Senate debates

Tuesday, 14 August 2012


Intelligence and Security Committee; Report

5:49 pm

Photo of John FaulknerJohn Faulkner (NSW, Australian Labor Party) Share this | | Hansard source

On behalf of the Parliamentary Joint Committee on Intelligence and Security, I present a report of the committee on the review of the relisting of Hezbollah's External Security Organisation.

Ordered that the report be printed.

by leave—I move:

That the Senate take note of the report.

I note that the current regulation was signed by the Governor-General on 10 May 2012. It was then tabled in the House of Representatives and the Senate on 21 May this year. The disallowance period of 15 days for the committee's review of the listing began from the date of the tabling. Therefore, the committee was required to report to the parliament by Thursday, 28 June 2012. This report was originally tabled in the House of Representatives on that date.

Hezbollah's External Security Organisation was initially listed in 2003 under legislative arrangements which required that, for an organisation to be listed, it had to be on the United Nations list of terrorist organisations. The ESO came up for review under the current prescription regime in 2005, 2007 and 2009. This review is the fourth relisting of the ESO as a terrorist organisation.

The committee would like to make it clear that this is not a listing of the entire Hezbollah organisation. However, looking at the ESO in particular, the committee was faced with a difficulty. Many of the resources that the committee uses to independently look at terrorist organisations that have been relisted, such as Jane’s Terrorism and Insurgency Centre—something that I know is very close to the heart of Senator Feeney, who, as I speak, is reading the words of that very organisation—and the United States National Counterterrorism Center, do not now differentiate between Hezbollah and Hezbollah ESO. In relation to the difficulty of attributing specific attacks to Hezbollah's ESO, the statement of reasons refers to the secretive nature of the ESO and the fact that:

… it is difficult to gather detailed information about the group’s role and activities. However, there is no indication that the ESO’s role has changed in recent times, and considering Hizballah’s stated desire to avenge the death of Imad Mughniyah, and the recent arrest of a probable Hizballah operative in Bangkok, it is likely that the ESO retains its separate terrorist function within Hizballah’s overall organisational structure.

The statement of reasons points out that the External Security Organisation is a discrete branch within Lebanese Hezbollah responsible for the planning, coordination and execution of terrorist attacks against Hezbollah's enemies outside of Lebanon.

The ESO was set up by Imad Mughniyah, who has been described variously as the head of Hezbollah's security section, a senior intelligence official and one of the founders of Hezbollah. After Imad Mughniyah fled to Iran following Hezbollah's 1983 attack on the US military in Beirut, the international wing grew out of the military wing to become a separate branch under Mughniyah's control. This is thought to be the genesis of Hezbollah's international wing, or the ESO. states:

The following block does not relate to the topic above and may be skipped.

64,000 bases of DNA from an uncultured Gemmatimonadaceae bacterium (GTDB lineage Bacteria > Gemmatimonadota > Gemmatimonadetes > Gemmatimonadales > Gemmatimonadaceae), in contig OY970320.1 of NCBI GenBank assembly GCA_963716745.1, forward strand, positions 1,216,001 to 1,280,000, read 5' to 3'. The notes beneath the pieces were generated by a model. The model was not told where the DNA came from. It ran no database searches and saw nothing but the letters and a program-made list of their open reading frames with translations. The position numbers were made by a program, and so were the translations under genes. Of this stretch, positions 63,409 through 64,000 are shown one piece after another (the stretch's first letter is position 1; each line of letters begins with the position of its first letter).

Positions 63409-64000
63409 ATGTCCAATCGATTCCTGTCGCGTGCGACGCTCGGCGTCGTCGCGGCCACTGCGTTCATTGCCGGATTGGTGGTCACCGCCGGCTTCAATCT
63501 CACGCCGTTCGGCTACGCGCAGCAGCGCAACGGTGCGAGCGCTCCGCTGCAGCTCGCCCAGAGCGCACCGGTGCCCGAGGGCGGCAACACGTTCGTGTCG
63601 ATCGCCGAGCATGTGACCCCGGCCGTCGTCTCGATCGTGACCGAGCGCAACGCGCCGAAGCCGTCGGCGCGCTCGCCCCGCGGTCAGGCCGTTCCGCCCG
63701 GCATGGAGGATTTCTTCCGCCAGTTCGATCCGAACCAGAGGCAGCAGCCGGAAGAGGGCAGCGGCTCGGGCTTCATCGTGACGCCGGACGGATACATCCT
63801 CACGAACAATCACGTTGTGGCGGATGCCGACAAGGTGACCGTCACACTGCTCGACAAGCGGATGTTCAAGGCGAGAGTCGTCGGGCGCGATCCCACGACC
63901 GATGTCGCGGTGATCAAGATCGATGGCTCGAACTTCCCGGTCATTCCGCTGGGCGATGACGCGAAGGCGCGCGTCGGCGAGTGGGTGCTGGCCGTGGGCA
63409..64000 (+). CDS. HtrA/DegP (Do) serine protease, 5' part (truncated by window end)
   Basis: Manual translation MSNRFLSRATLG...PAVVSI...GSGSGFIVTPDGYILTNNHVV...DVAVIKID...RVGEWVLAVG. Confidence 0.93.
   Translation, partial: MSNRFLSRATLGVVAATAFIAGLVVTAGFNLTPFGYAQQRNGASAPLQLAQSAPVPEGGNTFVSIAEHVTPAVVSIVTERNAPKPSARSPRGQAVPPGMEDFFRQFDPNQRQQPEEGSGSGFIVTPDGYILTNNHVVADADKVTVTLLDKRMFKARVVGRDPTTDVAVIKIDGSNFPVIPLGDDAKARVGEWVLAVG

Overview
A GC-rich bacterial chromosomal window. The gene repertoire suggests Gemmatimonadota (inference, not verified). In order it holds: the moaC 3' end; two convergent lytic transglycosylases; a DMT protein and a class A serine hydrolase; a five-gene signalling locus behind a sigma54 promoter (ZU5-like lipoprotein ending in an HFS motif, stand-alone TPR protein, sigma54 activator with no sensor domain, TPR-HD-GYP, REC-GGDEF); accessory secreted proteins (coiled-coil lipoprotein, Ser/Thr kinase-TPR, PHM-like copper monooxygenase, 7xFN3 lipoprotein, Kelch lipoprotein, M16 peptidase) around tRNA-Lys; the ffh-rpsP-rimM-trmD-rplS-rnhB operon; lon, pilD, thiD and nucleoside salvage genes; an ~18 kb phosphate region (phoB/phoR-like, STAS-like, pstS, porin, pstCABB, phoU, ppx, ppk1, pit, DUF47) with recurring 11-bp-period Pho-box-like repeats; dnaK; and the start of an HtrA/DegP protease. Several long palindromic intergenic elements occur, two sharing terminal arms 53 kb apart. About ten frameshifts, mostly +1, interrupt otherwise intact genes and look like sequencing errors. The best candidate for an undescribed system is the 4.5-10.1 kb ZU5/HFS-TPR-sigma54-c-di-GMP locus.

In Israel's view, Hizballah's activities are part of Iran's overall policy with regard to Israel, which is to fan the flames of the Israeli-Palestinian conflict and initiate terrorist activities against Israel, despite the fact that Hizballah is a Lebanese organization consisting entirely of terrorists from Lebanon, with no national connection to the Israeli-Palestinian conflict. In view of Iran's interest in smudging its fingerprints with regard to direct control over internal terrorist activities, Hizballah's status is significant as Iran's front-line operative arm against Israel.

Hezbollah elements provide training, operational support and materiel to Palestinian extremist groups, including to the Palestinian Islamic Jihad and Hamas's Izz ad-Din al-Qassam Brigades, both of which are prescribed entities, and also to Shiah militia elements in Iraq. Although these activities are undertaken by units within Hezbollah specifically created for these tasks, elements of the ESO are likely to be involved. It is clear that many of the research organisations, such as Jane’s Terrorism and Insurgency Centre and the United States National Counterterrorism Center, that the committee refers to in reviewing a relisting such as this no longer make a distinction between Hezbollah and Hezbollah ESO.

On this basis, and with the benefit of having examined this organisation on numerous occasions, the committee was able to conclude that certain activities attributed to Hezbollah could equally be attributed to Hezbollah's ESO. The committee found that the Hezbollah ESO continues to engage in activities that satisfy division 102.1 of the Criminal Code, and the committee recommends that the regulation not be disallowed. I commend the report to the Senate.

Question agreed to.